joshua: The regulator/rectifier unit I got from Mikes PMA has closer hole spacing than original. Are we supposed to mill the holes to fit?
Jun 7, 2017 19:25:58 GMT -5
joshua: My bad. I found the bracket they supplied to mount the rectifier/regulator... Uh oh. How is this meant to work? Which way is it meant to mount? Looks like I have to use some spacers or something. Good instructions would be nice.
Jun 7, 2017 22:09:52 GMT -5
craig8johnson: Not sure if this is the right spot or not but oh well...
Jul 11, 2017 18:04:15 GMT -5
craig8johnson: I'm checking the charging system. I'm afraid I might have fried the last battery. With the solid state regulator (after market) what should it be charging at. The book says, I think, 15 volts. I'm hitting 17 when revved. Is that too high?
Jul 11, 2017 18:06:19 GMT -5
gggGary: Yes 17 volts is too high, about 14 volts is max, sounds like you don't have the right regulator or it's wired wrong.
Jul 13, 2017 6:54:33 GMT -5
dean: Just saying Hello, new member who is going to fix up a 79 XS650 that has seen its better days. I will definitely have lots of questions coming up.
Jun 23, 2018 16:45:32 GMT -5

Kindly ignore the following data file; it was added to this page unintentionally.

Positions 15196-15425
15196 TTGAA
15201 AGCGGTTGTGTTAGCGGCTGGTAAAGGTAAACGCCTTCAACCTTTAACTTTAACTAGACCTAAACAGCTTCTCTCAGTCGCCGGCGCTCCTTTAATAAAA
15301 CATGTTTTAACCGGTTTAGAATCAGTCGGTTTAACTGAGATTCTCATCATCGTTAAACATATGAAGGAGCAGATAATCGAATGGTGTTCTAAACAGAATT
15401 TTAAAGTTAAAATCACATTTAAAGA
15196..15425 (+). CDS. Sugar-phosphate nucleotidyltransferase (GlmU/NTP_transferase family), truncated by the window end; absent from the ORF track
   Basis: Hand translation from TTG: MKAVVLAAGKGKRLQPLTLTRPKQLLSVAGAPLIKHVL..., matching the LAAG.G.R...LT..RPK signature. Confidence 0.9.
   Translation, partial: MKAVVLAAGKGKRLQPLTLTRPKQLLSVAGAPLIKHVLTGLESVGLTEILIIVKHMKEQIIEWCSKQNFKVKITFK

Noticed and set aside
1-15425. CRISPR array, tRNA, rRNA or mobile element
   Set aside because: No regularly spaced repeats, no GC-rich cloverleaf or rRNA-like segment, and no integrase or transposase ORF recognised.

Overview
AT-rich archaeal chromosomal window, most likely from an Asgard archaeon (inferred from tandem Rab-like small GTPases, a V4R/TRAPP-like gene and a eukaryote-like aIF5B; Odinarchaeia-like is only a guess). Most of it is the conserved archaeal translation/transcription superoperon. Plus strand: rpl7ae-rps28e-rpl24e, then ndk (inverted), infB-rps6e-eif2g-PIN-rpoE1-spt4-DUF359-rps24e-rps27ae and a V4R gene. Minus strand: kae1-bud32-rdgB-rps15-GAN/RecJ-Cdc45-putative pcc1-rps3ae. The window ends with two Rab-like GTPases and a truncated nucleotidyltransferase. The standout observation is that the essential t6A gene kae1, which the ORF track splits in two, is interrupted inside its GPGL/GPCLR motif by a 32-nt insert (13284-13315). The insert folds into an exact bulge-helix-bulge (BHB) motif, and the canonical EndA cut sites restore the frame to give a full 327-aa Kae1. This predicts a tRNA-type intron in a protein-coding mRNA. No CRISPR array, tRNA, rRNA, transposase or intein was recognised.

tt650: Trying to breathe life into a 1980 that's been stored (indoors) for 25 yrs. Air filters are dry rotted. Have cleaned carbs but she only runs briefly on choke then stops. Need jet setting info and other ideas that might help her idle and rev.
Jul 3, 2018 19:15:19 GMT -5
trix13: Hey everyone! New to the forum and am fighting those gremlins!! New charging system, ignition switch, coil and fuse box. Resistance is higher than normal on the ignition pick up so I'm trying to find one. No such luck yet.
Aug 16, 2018 8:50:48 GMT -5
trix13: Also, even though all of my connections are clean, I cannot seem to find out why , when at higher rpms, I hit the signals and the rpms pulse with the signals...hahah. same with the brake light. I appreciate all input!!
Aug 16, 2018 8:55:08 GMT -5
bob99: how do I post a question. I am new to the forum
Jun 6, 2019 10:52:10 GMT -5
adlpc: Hello all! Been enjoying your edifying posts and discussions - and as a fan of the XS650 since my early teenage years happy that I now own a 1980 Special which I plan to turn into a vintage half faired racer. Thank you all for being here!
Oct 1, 2019 0:58:56 GMT -5
jimothyj: Hello everyone, I just joined & wish would have known about this site in 2014 when I brought my 1974 TX650A back from the grave. I have spent a good deal of $$ and alot of time on it. Just painted it and working on electrical, I will post pics soon,
Apr 10, 2021 2:14:13 GMT -5
louisvan: trix13 - I had a problem with my 1975 SX650. When I got to highway speeds, the engine lost power. The problem was in the connectors. At a certain vibration and the wind pushing on the wiring loom, the connector lost continuity. A bad crimp to the wire.
May 20, 2021 1:19:09 GMT -5